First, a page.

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FOOD 520C Advances in Food Analysis (Lecture & Laboratory)
Section: TBA
Instructor: Dr. Xiaonan Lu (Professor of Food Science)
TA: Bowen Zhao (graduate student)
Office: FNH 213, FNH Building
Office Hours: TBA
Class Schedule: Lecture: Monday 11:00 am-1:00 pm, Room 30, FNH Building
Laboratory: Wednesday 11:00 am-1:30 pm, Room 30/Room 290, FNH Building
Classroom: Room 30, FNH Building

Course description and learning objectives

Theory, potentials and applications of advanced analytical and instrumental techniques employed in food analysis. The course will focus on providing graduate students with a detailed knowledge of modern techniques used in research and development as well as inspection of food products in industry, analytical laboratory and government. The course is composed of lectures and hands-on laboratories.



Fundamental principles, spectral behavior, difference derivative and fluorescence spectroscopy, mass spectroscopy (MS), infrared (IR) spectroscopy, Raman spectroscopy, instrumental parameters.

Liquid chromatography

Basis of chromatography (mobile and stationary phases, the separation process, resolution, characteristics of the chromatographic peak), size exclusion, ion exchange, basic affinity, and metal chelate affinity chromatography.

High performance liquid chromatography (HPLC) and gas chromatography (GC)

Concepts and principles, methodology, instrumentation and applications; HPLC-UV/diode array detector, HPLC-MS, HPLC-MS/MS, GC-flame ionization detector, GC-MS, GC-olfactometry, GC-IR.

Immunochemical techniques

Definitions and basic immunological principles, polyclonal and monoclonal antibodies, precipitation techniques, radioimmunoassays and enzyme immunoassays, antigen-antibody interactions, enzymatic labels, amplification systems, applications.

Innovative analytical tools

Microfluidic “lab-on-a-chip”, nanotechnology and nanobiosensor, colorimetric biosensor, quantum dot, advanced materials (graphene, metal-organic framework, molecularly imprinted polymers).


Students will write a comprehensive term paper to review a technique for food analysis. This technique should NOT be covered in the lectures given by the instructor. Details will be provided.


1) Fourier-transform infrared spectroscopy: Authentication of vegetable oils
2) Antioxidant assays: Quantification of antioxidant capacity of onions using DPPH assays
3) HPLC: Determination of melamine in dairy products
4) Enzyme Immunoassays: Detection of gluten in dough samples by a sandwich ELISA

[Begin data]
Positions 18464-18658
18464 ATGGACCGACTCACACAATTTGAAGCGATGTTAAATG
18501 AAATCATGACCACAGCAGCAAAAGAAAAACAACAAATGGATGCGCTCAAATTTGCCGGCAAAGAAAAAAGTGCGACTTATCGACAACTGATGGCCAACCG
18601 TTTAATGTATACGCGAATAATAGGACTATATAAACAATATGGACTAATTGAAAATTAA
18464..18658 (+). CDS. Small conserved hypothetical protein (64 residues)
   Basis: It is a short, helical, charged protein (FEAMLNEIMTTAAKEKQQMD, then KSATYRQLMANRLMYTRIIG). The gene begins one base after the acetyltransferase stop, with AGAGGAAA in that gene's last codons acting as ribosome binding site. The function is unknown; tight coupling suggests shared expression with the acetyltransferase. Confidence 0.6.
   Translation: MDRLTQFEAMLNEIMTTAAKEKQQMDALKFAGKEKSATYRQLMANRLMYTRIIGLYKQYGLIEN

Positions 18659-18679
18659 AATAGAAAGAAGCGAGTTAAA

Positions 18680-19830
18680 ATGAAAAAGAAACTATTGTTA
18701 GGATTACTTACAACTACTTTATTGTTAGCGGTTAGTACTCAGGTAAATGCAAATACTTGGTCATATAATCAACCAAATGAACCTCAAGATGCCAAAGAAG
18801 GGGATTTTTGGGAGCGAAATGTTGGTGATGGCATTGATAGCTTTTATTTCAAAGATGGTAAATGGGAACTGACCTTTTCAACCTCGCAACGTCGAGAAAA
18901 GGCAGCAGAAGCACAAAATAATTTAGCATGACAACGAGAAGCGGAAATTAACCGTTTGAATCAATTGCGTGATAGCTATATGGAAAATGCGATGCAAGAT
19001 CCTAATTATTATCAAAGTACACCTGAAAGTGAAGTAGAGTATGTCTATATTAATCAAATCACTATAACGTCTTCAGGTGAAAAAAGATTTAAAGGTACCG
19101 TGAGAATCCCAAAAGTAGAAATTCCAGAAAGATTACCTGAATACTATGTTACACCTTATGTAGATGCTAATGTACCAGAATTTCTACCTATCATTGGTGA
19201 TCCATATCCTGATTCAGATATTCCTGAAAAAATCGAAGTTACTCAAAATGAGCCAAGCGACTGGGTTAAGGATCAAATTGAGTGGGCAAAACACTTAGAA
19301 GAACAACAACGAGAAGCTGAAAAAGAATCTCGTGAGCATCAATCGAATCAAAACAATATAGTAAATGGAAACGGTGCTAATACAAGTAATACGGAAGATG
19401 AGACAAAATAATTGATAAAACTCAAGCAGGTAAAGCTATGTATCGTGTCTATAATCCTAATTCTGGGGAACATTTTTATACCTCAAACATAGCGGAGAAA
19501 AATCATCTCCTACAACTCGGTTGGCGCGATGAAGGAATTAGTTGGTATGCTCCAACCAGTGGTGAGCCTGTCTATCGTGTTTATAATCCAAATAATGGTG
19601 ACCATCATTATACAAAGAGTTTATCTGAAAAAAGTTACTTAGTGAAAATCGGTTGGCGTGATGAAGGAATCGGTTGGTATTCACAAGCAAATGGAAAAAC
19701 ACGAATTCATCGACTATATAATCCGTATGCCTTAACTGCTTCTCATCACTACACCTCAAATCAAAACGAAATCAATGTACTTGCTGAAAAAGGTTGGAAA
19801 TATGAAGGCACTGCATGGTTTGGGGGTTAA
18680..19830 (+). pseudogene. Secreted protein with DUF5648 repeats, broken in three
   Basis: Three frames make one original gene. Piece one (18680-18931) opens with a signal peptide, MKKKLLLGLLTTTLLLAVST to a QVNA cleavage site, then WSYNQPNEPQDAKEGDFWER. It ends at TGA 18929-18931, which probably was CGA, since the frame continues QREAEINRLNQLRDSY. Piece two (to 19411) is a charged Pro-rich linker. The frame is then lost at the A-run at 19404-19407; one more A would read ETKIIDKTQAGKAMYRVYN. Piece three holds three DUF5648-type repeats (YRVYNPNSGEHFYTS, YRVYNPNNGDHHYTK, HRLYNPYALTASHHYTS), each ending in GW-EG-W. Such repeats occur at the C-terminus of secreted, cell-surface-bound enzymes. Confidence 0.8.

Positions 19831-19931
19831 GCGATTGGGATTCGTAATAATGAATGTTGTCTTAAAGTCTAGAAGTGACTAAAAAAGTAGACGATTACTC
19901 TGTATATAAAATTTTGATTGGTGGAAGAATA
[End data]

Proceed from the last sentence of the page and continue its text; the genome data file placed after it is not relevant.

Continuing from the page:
Students will work in groups but will submit individual reports. For the sake of consistency, students will be expected to follow the format and style of Journal of Agricultural and Food Chemistry in the preparation of lab reports.


Theory 60%

  • Comprehensive Term Paper 20%
  • Final Exam 40%

Laboratory 40%

Suggested References

Frazier, R. A., Ames, J.M. and Nursten, H.E. (Eds.). 2000. Capillary electrophoresis for food analysis: method development. Cambridge: The Royal Society of Chemistry. 127 p.
UBC Woodward Library (QP519.9.C36 F73 2000)

Horwitz, W. and Latimer, G.W. (Eds.). 1998. Official methods of analysis of AOAC International. 16th ed. Gaithersburg: AOAC International.
UBC Woodward Library [electronic resource] (S587.A7 CD-ROM)

MacRae, R. (Ed.). 1988. HPLC in food analysis. London: Academic Press.
UBC Woodward Library (TX541.H25.1988)

Nielsen, S.S. (Ed.). 2003. Food analysis. 3rd ed. Gaithersburg: Aspen Publishers Inc.
UBC Woodward Library (TX545.F54 2003)

Morris, B.A. and Clifford, M.N. (Eds.). 1985. Immunoassays in food analysis. London & New York: Elsevier Applied Sci.
UBC Woodward Library (TX545.I448 1983)

Settle, F.A. (Ed). 1997. Handbook of instrumental techniques for analytical chemistry. Upper Saddle River, NJ: Prentice Hall PTR.
UBC Woodward Library (QD79.I5 H36 1997)

Wilson, R.H. (Ed). 1994. Spectroscopic techniques for food analysis. New York: VCH Publishers, Inc. 246 p.
UBC Woodward Library (TX547.S64 1994)

The instructor will also use scientific publications from peer-reviewed journals as course materials.

Policy on Plagiarism (quote from University calendar)

“Plagiarism, which is intellectual theft, occurs where an individual submits or presents the oral or written work of another person as his or her own. Scholarship quite properly rests upon examining and referring to the thoughts and writings of others. However, when another person's words (i.e., phrases, sentences, or paragraphs), ideas, or entire works are used, the author must be acknowledged in the text, in footnotes, in endnotes, or in another accepted form of academic citation. Where direct quotations are made, they must be clearly delineated (for example, within quotation marks or separately indented). Failure to provide proper attribution is plagiarism because it represents someone else's work as one's own. Plagiarism should not occur in submitted drafts or final works. A student who seeks assistance from a tutor or other scholastic aids must ensure that the work submitted is the student's own. Students are responsible for ensuring that any work submitted does not constitute plagiarism. Students who are in any doubt as to what constitutes plagiarism should consult their instructor before handing in any assignments.”